Pink can put positive spin on companies' cause marketing

October is traditionally known for leaves turning red and orange, while products on store shelves turn pink. As breast cancer awareness grows, so does the number of pink-ribboned products vying to catch consumers' attention.

October is traditionally known for leaves turning red and orange, while products on store shelves turn pink. As breast cancer awareness grows, so does the number of pink-ribboned products vying to catch consumers' attention.

This year, nearly 200,000 women and men will be diagnosed with breast cancer, and more than 40,000 will die from the disease, notes Rebecca Gibson, communications manager for global breast cancer organization Susan G. Komen for the Cure.

Over the past 25 years, Komen has worked with a variety of corporations that initiate cause marketing programs to help spread the word about the disease through messages on their packaging and campaigns they launch on behalf of the organization. "That's really contributed to reaching millions of people around the world with breast cancer," Gibson notes.

Why does it matter?

"It's something PR people can keep in mind as a cause-related initiative for their clients," Gibson says.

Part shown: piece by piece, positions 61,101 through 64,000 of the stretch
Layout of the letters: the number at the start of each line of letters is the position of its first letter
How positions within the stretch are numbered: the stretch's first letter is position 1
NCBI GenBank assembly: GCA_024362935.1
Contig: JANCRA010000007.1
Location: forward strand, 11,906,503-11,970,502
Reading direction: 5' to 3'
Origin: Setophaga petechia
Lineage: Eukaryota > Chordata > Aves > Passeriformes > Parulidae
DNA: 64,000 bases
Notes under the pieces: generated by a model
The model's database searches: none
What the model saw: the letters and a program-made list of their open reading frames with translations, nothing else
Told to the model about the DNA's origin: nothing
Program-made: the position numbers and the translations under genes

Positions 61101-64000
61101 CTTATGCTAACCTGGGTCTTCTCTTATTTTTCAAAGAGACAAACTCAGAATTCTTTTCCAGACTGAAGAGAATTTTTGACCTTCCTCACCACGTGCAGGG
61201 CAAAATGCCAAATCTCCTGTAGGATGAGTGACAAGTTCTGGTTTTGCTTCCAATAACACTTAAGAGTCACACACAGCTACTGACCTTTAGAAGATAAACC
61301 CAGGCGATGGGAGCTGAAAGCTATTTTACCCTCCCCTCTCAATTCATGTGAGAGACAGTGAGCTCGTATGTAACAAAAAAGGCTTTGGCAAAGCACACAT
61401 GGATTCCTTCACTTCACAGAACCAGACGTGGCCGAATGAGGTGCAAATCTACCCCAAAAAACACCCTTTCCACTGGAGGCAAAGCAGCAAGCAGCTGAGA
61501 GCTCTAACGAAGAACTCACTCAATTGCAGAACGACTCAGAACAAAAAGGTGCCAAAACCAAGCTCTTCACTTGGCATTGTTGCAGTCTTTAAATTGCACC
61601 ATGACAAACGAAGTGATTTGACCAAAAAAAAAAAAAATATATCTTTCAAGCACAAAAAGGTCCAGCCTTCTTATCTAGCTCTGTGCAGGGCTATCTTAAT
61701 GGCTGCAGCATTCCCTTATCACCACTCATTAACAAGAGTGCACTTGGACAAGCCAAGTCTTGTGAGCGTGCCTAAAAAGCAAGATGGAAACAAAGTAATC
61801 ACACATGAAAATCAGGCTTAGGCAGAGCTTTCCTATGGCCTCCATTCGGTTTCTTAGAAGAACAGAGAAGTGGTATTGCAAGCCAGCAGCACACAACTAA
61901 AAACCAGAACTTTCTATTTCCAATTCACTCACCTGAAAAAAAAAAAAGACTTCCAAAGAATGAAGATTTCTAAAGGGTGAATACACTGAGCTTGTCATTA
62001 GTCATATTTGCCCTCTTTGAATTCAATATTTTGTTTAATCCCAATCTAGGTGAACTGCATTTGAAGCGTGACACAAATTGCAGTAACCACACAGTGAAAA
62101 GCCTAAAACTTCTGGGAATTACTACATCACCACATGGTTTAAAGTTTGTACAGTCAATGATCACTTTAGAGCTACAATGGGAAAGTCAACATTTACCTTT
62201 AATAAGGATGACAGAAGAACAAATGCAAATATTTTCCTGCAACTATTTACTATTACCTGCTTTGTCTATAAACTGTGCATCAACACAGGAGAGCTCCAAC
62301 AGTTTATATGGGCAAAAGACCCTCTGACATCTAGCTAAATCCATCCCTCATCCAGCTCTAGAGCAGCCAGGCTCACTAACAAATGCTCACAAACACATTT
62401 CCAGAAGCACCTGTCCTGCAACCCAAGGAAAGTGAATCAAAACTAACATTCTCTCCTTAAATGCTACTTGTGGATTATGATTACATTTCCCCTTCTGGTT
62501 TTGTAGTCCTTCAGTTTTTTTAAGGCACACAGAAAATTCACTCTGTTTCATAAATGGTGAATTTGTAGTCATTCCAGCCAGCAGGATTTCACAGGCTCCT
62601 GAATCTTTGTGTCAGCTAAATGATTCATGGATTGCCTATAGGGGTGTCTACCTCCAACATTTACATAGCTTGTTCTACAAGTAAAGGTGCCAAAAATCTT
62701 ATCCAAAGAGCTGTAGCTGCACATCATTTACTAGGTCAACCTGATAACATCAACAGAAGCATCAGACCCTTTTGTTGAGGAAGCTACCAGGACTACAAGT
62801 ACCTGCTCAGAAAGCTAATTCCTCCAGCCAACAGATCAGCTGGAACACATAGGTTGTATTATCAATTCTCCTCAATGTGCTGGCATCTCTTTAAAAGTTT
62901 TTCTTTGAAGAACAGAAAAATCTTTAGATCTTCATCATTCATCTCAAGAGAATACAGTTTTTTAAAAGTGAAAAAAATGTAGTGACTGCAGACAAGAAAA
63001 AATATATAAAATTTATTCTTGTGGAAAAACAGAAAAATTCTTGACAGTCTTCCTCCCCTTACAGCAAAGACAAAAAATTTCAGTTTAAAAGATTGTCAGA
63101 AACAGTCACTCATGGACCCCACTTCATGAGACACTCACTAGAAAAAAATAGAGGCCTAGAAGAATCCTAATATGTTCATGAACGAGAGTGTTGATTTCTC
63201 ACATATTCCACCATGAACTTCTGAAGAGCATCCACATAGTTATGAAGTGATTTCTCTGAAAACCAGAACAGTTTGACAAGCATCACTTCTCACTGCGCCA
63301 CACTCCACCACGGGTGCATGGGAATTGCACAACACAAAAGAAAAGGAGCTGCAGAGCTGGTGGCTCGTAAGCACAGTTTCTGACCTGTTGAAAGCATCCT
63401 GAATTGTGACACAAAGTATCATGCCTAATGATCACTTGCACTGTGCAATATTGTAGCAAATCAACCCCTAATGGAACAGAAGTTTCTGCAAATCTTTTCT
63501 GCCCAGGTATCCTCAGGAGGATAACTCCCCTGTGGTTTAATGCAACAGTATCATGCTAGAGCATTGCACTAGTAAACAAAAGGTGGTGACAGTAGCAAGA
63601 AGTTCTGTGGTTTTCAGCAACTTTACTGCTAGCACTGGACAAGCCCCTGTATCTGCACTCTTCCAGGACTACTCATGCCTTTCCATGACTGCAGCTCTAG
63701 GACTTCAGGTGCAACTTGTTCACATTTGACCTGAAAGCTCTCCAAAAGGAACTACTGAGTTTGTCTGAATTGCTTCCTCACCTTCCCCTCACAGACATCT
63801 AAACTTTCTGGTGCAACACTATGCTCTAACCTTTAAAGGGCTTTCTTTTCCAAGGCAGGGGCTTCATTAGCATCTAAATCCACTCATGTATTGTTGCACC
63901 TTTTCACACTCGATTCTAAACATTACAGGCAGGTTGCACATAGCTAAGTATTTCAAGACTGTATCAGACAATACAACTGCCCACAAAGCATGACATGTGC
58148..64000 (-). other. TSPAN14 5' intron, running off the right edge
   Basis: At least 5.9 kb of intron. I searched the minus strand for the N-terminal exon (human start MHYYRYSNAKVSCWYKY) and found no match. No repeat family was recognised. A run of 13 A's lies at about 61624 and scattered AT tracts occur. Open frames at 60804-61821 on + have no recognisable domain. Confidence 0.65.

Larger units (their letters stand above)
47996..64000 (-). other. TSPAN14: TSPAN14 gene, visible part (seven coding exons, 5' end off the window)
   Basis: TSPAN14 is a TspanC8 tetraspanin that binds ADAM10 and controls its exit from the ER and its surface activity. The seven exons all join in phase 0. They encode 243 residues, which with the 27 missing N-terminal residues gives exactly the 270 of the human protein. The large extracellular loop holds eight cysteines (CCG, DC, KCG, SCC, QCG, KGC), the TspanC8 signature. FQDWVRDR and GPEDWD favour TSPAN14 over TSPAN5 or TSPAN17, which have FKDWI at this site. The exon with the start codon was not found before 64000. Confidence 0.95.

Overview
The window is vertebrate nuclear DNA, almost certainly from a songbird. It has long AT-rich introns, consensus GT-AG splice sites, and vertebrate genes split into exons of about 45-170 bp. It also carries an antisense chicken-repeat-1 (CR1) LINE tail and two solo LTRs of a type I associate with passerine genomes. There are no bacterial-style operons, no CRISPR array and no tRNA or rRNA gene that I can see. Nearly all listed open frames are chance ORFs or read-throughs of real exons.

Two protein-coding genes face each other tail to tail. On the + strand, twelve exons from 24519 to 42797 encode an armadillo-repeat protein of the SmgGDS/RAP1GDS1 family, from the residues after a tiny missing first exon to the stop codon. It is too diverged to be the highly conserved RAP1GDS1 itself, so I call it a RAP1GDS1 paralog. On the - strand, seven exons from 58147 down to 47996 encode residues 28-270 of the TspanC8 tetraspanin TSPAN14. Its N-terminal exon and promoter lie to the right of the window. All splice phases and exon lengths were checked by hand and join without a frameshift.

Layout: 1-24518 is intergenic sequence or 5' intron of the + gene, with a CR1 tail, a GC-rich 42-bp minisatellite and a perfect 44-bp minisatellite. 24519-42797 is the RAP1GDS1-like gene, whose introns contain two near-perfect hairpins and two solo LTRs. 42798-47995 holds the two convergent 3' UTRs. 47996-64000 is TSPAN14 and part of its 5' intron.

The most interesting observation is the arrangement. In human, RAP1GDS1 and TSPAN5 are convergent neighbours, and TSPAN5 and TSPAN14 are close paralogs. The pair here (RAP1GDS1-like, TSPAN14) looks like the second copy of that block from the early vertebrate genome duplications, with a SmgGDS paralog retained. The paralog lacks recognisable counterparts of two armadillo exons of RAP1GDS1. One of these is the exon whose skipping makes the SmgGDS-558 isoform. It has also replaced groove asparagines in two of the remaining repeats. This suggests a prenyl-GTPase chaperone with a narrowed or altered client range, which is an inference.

Adds Wendy Naugle, deputy health editor at Glamour, "I think now, the best marketers are really trying to find a way to distinguish their brands in what can sometimes be a sea of pink."

These types of programs reflect well on the brand. "Consumers may not put down their money for the pink-ribbon product, but they do think of that brand in a more positive way - in a way that is helping women, in a way that is giving back," Naugle says. "And that really adds a little cachet to some brands."

Supporting a cause like breast cancer awareness speaks to women in a powerful way because women make so many purchasing decisions. "So it really is a way to relate to them on a personal level and not just on a product level," Naugle notes.

Five facts:

1 The Breast Cancer Research Foundation has raised $160 million since 1993 and has supported more than 115 scientists across the world.

2 On October 1, Metro newspapers around the world were printed with a pink hue to support breast cancer awareness, with editor-in-chief Jon Auerbach stating in a front-page column, "We are pink, and we are proud!"

3 Shape hosted a program called "Pilates for Pink in the Park" in New York City on October 7, where all event proceeds benefited the Breast Cancer Research Foundation.

4 Susan G. Komen for the Cure works with more than 100,000 breast cancer survivors and activists worldwide. "We're the largest network working against breast cancer," Gibson says.

5 Yoplait, a longtime corporate sponsor of Komen, has a program called "Save Lids to Save Lives," which donates 10 cents for each lid redeemed. Its donation from the program is well in excess of $1 million each year.

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